I admit it. It was pure laziness on my part. I wanted to try something else, and the Grissini seemed quick and easy. And in fact, they were.
I roasted some garlic by drizzling it in olive oil, then placing a few cloves on a sheet of parchment paper. It was supposed to be at 350 for up to 45 minutes; for Ol' Luke I set it to 325 and gave then about 25 minutes.
Surprise! Luke still got them. I had made extra, with some other plans in mind, but all of the cloves were fried to a crisp except the largest, plumpest ones. I ended up using one fat clove for the bread sticks, and it was plenty!
Here is some grated Asiago cheese:
I am fortunate enough to live fairly close to a cheese factory that exchanges cheeses with other local factories. Fresh cheese, relatively inexpensive, has made me a real snob when it comes to cheese choices. They make a blue cheese that...
...eh, I am daydreaming again, and starting to drool on the keyboard. I will talk cheese another time.
The extruded oil stuff in the supermarket, wrapped in plastic and marketed under a name that rhymes with Draft, well, I refuse to eat it.
The dough was very dry, to the point where I got out a stronger pair of reading glasses to see if I had read the home ingredient list correctly. I had. I added extra water and olive oil until I could successfully make a dough. I let it ferment for the required hour, with little or no noticeable difference. I rolled it out, sliced it up with a pizza cutter, and then rolled it with my hands.
Once I had them fairly uniform, I spritzed them with water, and then sprinkled sesame seeds and Kosher salt. Next time I will be more liberal! But they came out pretty good. Warm from the oven, they were just OK, but you know I had to try! Cooled down, they were a lot better. The flavors, especially the garlic, really came through.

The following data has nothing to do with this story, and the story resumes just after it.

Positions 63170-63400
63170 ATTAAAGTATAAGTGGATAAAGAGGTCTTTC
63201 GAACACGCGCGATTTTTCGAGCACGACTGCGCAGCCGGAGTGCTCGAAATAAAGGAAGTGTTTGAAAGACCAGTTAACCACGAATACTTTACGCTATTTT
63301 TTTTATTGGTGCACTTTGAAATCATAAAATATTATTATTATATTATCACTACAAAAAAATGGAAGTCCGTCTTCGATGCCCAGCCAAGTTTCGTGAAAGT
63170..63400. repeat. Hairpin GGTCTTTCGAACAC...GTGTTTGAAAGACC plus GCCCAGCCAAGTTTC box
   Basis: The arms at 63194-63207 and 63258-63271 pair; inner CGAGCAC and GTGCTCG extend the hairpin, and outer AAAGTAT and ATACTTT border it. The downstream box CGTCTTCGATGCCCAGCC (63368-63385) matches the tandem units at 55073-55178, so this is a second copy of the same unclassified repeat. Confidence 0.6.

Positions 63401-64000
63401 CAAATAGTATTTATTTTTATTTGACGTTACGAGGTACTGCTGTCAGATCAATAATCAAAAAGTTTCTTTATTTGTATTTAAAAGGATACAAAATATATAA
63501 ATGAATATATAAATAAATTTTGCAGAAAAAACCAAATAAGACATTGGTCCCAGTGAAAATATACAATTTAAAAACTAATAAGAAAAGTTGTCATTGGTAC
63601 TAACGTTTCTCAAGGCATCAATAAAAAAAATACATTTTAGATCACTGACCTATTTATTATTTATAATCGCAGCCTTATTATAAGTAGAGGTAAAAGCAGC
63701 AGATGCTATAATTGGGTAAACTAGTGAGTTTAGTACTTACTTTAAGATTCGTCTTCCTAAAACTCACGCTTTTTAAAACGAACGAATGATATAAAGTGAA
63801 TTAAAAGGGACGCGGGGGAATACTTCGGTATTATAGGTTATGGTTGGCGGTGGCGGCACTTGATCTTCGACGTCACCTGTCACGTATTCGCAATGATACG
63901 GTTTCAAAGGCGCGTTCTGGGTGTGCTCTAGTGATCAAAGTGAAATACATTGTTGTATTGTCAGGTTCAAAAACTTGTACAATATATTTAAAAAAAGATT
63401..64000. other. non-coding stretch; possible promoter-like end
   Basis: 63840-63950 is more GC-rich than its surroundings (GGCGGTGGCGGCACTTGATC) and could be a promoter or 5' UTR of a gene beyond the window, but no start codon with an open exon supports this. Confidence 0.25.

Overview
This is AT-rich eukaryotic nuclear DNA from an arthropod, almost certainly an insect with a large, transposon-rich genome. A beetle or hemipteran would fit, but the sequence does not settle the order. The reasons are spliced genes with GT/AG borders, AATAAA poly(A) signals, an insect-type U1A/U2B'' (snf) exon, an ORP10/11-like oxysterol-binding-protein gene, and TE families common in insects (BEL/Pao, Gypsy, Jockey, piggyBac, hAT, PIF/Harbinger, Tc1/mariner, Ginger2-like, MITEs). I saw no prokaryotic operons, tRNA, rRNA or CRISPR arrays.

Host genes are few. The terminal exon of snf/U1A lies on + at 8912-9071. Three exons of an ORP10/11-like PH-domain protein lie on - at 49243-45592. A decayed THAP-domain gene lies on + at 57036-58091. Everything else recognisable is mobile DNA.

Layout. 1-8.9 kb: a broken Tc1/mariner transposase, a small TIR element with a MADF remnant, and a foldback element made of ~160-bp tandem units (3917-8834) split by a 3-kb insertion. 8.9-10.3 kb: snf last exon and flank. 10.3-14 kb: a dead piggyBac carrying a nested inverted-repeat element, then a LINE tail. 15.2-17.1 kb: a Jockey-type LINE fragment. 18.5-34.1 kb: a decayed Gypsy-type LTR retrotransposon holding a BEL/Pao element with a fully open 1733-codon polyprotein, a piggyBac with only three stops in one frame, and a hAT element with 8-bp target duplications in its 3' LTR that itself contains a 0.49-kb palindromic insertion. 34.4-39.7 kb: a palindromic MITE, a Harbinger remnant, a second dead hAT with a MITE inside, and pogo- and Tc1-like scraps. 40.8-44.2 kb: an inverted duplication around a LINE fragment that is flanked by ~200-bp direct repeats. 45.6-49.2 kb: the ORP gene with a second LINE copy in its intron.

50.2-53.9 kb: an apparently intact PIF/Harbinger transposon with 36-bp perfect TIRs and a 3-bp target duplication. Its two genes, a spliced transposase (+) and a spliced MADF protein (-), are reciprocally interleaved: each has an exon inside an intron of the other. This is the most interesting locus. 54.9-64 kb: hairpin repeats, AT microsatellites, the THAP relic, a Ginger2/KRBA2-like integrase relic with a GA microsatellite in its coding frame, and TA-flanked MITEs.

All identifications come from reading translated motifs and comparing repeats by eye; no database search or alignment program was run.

I had been enjoying the beautiful spring day by opening the windows, and that made a huge difference in the rise. There was very little during the hour ferment, but the oven spring was nice, in fact, it had me worried! I had these all squeezed in on my little pizza stone. No problem, they were just fine.
I was also concerned with turning them when baking - but the bottoms browned well on the stone, no turning was needed at all. Next time I make them, I will let them get a little browner. They were close, but needed just a little more browning. Ol' Luke has me gun-shy.
Still - it was nice to have bread sticks on hand when the cute little kid next door delivered a May Day gift. She eats bread with such a passion that it makes almost anything look good!
My only real regret is that I did not have any beer on hand! I had to resort to drinking some near-beer, which I use for cooking. Good stuff! Salt, garlic, cheese, olive oil, and crispy bread? How could you go wrong?